ProSoundWeb Community

Sound Reinforcement - Forums for Live Sound Professionals - Your Displayed Name Must Be Your Real Full Name To Post In The Live Sound Forums => Lighting Forum => Topic started by: Steve Cook on November 03, 2018, 02:12:18 pm

Title: Older Moving Spots
Post by: Steve Cook on November 03, 2018, 02:12:18 pm
Looking at adding some fixtures for clients.  I want to add moving spots because I dig the rotating prism. 
The bulk of my work is outdoor festivals, fashion shows, political events and some simple corporate events.  What got me looking at moving spots was getting a good, powerful white for the fashion shows.  Instead of adding Source 4's to my inventory.

I've been looking at older fixtures and thinking about taking a gamble on getting some that won't break down.  I don't know if i would really trust any Mac 2k's (or 2k II).  But I'm leaning towards some Robe 1200's or 575, or possibly Vari-Lite VL3500.

It's more power than I really need, but can be had for $500-$1k ea.  Yes, the weight sucks, but in my opinion these fixtures should meet my needs at an affordable price point. 

Thoughts, fellas?  I'm audio guy, my LD skills are pretty weak.  But I think these would be great fixtures to learn.  (oh and hopefully not repair!)
Title: Re: Older Moving Spots
Post by: Jeff Lelko on November 04, 2018, 06:21:22 pm
Hi Steve, itís a tough call.  The prices you see on sites such as and gearsource are very tempting, but used moving lights are always a gamble, especially ones around the age that youíre looking to buy.  Prisms arenít hard to find, and neither is a good (enough) white.  Neither of your criteria points scream to go buy old light fixtures.  They WILL break down and they WILL need parts, attention, and TLC.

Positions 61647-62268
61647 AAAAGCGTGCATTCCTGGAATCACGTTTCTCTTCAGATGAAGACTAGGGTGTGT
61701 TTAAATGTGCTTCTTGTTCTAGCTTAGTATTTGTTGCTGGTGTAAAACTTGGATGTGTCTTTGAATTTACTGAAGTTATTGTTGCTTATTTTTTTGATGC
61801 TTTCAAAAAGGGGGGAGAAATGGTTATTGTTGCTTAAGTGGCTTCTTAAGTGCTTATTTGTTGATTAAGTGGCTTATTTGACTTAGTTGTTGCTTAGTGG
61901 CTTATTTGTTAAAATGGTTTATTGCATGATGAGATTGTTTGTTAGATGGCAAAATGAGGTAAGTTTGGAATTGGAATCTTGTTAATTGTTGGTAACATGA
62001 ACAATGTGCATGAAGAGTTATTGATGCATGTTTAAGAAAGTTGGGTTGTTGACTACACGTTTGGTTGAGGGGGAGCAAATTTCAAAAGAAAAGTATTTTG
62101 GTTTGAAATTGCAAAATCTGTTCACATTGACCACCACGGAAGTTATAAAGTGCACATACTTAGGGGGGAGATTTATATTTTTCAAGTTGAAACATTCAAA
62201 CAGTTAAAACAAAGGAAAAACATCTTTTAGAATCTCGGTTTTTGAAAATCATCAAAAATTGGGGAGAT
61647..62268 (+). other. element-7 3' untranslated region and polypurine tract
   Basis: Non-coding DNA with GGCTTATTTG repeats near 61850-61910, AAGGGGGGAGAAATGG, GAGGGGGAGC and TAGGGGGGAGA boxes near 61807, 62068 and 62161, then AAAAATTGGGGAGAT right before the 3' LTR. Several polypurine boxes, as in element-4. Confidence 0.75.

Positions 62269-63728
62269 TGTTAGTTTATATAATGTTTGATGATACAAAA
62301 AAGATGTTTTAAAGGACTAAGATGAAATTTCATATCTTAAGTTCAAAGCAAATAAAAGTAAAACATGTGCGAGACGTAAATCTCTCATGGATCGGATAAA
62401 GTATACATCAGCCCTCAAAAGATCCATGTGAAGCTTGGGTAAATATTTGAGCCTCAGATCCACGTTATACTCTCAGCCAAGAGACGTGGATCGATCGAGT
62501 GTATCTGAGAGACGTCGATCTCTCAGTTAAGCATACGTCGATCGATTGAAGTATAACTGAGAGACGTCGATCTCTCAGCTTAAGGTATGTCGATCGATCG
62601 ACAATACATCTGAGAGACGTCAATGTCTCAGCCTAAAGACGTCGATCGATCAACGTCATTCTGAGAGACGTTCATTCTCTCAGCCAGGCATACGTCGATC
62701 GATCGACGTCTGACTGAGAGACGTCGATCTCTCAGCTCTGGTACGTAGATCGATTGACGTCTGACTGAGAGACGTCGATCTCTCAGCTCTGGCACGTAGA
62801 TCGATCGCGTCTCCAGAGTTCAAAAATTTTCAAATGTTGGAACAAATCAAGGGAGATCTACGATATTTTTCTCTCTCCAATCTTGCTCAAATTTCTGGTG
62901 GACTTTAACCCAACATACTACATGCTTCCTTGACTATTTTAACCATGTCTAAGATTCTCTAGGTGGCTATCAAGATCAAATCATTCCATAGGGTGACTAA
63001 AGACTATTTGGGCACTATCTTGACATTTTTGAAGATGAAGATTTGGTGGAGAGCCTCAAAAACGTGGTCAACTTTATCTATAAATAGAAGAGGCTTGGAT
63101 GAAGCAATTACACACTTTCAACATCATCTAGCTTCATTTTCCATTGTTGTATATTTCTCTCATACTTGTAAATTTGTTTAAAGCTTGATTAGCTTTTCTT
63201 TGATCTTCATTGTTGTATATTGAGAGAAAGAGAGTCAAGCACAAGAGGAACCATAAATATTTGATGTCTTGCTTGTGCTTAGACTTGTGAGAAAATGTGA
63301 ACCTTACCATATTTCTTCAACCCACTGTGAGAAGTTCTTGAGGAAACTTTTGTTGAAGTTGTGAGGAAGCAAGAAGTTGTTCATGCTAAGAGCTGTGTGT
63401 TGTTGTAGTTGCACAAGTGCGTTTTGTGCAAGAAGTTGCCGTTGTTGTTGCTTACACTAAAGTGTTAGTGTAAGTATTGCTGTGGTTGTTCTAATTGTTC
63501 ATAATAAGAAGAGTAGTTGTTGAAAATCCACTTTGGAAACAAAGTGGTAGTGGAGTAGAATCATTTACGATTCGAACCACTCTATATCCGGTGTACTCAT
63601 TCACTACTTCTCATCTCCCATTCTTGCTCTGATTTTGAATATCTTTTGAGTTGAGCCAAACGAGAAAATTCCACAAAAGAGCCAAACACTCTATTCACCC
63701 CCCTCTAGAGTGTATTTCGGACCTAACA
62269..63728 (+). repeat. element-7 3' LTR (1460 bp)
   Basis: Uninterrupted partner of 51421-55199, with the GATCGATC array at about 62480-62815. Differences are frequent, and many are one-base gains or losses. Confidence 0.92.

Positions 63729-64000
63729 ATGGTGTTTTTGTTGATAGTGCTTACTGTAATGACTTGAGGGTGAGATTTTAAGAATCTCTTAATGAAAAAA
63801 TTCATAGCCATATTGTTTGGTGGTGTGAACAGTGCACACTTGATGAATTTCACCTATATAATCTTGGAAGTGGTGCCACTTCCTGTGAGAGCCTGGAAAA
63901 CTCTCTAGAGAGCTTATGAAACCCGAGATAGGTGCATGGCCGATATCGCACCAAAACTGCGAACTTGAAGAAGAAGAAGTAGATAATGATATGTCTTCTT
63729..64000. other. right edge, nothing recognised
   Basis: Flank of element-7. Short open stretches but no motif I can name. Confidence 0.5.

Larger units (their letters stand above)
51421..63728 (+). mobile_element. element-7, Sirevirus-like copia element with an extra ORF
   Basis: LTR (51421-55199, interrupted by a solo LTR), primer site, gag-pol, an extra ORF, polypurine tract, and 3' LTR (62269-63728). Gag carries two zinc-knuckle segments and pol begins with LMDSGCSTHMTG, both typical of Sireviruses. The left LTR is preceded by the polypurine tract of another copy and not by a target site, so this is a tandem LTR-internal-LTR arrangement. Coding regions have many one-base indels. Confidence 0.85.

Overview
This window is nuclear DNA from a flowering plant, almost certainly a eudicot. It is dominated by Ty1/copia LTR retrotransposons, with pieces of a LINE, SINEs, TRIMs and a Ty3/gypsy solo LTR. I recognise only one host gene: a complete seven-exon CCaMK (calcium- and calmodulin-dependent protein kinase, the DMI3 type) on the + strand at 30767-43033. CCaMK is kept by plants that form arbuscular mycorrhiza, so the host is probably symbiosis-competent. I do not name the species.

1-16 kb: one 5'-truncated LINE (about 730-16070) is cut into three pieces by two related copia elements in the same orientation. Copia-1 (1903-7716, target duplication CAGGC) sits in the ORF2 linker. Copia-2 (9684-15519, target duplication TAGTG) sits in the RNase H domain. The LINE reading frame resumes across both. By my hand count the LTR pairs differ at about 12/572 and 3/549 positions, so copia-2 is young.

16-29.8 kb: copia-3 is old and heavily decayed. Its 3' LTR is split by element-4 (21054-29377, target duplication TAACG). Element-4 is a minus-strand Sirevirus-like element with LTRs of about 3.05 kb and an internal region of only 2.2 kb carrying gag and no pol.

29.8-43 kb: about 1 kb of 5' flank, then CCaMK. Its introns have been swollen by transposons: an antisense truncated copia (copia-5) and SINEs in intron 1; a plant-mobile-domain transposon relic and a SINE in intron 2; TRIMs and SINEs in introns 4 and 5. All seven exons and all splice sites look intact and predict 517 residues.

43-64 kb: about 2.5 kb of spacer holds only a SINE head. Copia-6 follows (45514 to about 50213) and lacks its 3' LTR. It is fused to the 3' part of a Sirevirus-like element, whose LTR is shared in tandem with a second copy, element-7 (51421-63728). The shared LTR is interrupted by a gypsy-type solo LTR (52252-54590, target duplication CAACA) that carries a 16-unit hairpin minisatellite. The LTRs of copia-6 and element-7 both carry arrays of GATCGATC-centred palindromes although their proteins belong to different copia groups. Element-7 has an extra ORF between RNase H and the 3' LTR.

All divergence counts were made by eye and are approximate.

I still have some High End Studio Beams in inventory that are quickly reaching the 20 year old mark, and while Iíve maintained them with the intention of doing so until an LED fixture of equivalent output and color mixing quality is available (and they finally are), this isnít a model Iíd buy into today.  Five to ten years ago it made sense in the right situation, but not now. 

Some fixtures hold up better than others, but given the tremendous improvement in lighting instruments over the past decade thereís a reason why people are selling these dinosaurs for next to nothing.

My vote would be to strongly consider something at the upper end of the Chauvet Rogue Series.  Itís not too far beyond the upper limit of your budget, and thatís money youíll quickly save by not having to buy replacement parts for old lights.  Trust me, that cost adds up quickly.  Youíll also avoid having a reputation of using outdated equipment of questionable reliability, if that matters for anything.  If you canít afford even something like a Rogue series fixture, Iíd suggest renting until you can.  Otherwise, youíre just going to end up with fixtures in various states of disrepair that donít make financial sense to continue maintaining.

Also, with these bigger lights you have to really pay attention to the power they need.  Many canít run on 120v power.  Hope this helps! 
Title: Re: Older Moving Spots
Post by: Jerome Malsack on November 05, 2018, 02:45:59 pm
yes  second on jeff's  comments. 
Title: Re: Older Moving Spots
Post by: Brian Jojade on November 15, 2018, 12:50:35 am
The good old lights are hard to beat.  A friend of mine has a big inventory of HES 575 spots and colors.  Up until a couple years ago, it was tough to find anything inexpensively priced that could keep up with the 575's.  The LED stuff wasn't there yet.  Today, not so much.  They are still impressive, but the LEDs are good enough that it's not worth the effort to use the 575's.

As the lights get older, they need a lot of maintenance.  It's very annoying when a color wheel decides to go rogue and you end up with one light that is mismatched. Having to secure more power makes it not worth it to bring them out much anymore.

Now when you need the punch, the Mac 2Ks are an impressive fixture that you can't get reasonably priced LED alternatives for yet.  The power requirements though make them a bit of a challenge to use as most venues won't have 240 available pre-wired.  Again though, you're dealing with an older fixture, so be ready for maintenance.  If you do buy them used, find ones with a magnetic ballast instead of the switching ballast. Yeah, they're quite a bit heavier, but the magnetic ballast will last a lot longer.  Switching supplies tend to give up on life much sooner, and unexpectedly.